I’m really surprised my husband still wanted to have a baby with me after the year I spent on Clomid. Anyone who has ever taken the drug probably knows what I am talking about all too well. For those who have not, some of the major side effects of Clomid are irritability, mood swings, anxiety and depression. What they should say is that it is like your worst PMS, amplified, by a factor of about 48,000. The emotional rollercoaster is that bad.
Clomid, also known as clomiphene citrate, is a drug typically used to induce ovulation in women who do not ovulate regularly and are trying to conceive. Women with PCOS, or polycystic ovary syndrome, are some of the most frequent recipients of Clomid prescriptions. And in many women it does work well. However, most research indicates that if you have not conceived within your first three months on Clomid, you are not likely to do so and you should consider other fertility treatments.
I spent an entire year, a miserable year, on Clomid because the doctor that I had at the time was either unaware of the latest research on the drug’s effectiveness after the first three months or he didn’t care. Here are some things I learned that helped me to survive the emotional ups and downs that came with the drug.
Make others aware
One of the most important things you can do is let your loved ones know up front that you are on a powerful drug that will affect you badly. It doesn’t excuse your anger or hostility, but maybe those who care about you will be more understanding and forgiving if they know you haven’t just lost your mind permanently.
Get out of the house
If at all possible, go for a walk and get away from the house when you feel the tension rising. You may have to take several walks a day, but it is better to get out and cool down than to stay in the house and blow up at your husband or family.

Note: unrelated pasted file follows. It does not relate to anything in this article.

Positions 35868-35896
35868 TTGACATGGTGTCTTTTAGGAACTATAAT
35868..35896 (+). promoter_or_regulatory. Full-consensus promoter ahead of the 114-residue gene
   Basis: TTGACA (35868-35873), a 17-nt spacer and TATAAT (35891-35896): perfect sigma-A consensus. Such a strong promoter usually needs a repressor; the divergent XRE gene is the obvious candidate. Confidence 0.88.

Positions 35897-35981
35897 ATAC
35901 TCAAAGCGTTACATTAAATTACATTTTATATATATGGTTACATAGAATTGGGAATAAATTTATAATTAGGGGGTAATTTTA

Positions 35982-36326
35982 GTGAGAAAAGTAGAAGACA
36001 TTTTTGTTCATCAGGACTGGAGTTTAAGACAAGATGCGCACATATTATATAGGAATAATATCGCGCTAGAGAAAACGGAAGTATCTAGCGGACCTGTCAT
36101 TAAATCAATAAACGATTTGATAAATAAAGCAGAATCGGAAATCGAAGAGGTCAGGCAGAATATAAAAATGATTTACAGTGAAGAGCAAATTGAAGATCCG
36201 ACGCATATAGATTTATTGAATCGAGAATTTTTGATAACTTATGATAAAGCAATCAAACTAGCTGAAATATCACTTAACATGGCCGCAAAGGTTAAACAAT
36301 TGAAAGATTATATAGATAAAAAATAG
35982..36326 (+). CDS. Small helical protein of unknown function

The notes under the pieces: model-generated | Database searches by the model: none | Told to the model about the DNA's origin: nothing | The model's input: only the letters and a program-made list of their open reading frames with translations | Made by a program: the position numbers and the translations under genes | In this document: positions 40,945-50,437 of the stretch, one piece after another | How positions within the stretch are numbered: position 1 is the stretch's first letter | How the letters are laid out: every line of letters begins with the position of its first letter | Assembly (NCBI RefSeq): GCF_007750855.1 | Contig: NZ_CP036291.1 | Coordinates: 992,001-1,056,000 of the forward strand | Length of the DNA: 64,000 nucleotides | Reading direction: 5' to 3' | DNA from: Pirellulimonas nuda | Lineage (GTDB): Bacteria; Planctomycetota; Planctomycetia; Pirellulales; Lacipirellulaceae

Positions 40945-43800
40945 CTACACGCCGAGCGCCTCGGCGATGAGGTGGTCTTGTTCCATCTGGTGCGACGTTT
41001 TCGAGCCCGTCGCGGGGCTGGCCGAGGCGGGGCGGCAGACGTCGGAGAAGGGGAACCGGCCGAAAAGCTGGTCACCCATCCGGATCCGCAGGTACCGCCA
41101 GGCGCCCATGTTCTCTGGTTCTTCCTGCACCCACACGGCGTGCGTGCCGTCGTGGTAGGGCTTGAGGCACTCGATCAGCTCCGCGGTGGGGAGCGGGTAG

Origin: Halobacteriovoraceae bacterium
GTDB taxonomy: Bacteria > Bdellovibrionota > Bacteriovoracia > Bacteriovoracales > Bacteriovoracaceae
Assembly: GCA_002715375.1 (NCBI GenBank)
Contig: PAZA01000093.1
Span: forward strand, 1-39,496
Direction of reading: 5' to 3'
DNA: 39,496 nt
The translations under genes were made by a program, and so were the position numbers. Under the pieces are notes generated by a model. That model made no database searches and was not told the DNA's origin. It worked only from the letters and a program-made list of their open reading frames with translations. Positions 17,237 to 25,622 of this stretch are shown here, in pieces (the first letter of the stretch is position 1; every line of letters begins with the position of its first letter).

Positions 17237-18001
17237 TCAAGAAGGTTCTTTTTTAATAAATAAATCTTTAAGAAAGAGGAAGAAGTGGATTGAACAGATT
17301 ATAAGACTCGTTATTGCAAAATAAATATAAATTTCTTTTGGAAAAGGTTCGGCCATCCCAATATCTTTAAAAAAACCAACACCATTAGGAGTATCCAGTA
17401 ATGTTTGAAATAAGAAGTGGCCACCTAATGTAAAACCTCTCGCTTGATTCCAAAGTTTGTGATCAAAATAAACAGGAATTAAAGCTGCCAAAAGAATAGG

Leave your desk at lunch
If you work outside the home, make sure you leave your desk and get outdoors at lunch time and every break. Fresh air, sunshine and an escape from your workplace surroundings can help you get through the next few hours easier than anything else I know.
Treat yourself kindly
Whether you want a piece of really decadent chocolate or a warm bubble bath at the end of the day, make sure and treat yourself. You are going through some hard stuff, and Clomid only exacerbates the negative feelings you may already be having over failed cycles. Give yourself a break.
Ask for help
If you feel like you are just not going to make it through, ask for help. Talk to your husband, your mom, your best friend. Open up about how you are feeling and just bawl if you need to get things out. Try to give yourself a day off the day that you start your period if you need it. Each failed cycle hurts, and it is okay to grieve.
Get off the drug
If things are too horrible on Clomid, and for some women they definitely are, get off the drug. There are other options, some with fewer emotional side effects than Clomid. If you think you can make it, remember that pregnancy or not, you should only have to go through three months. After that, it’s time to look at other options anyway.
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Best Alternative Treatments for PCOS-Related Infertility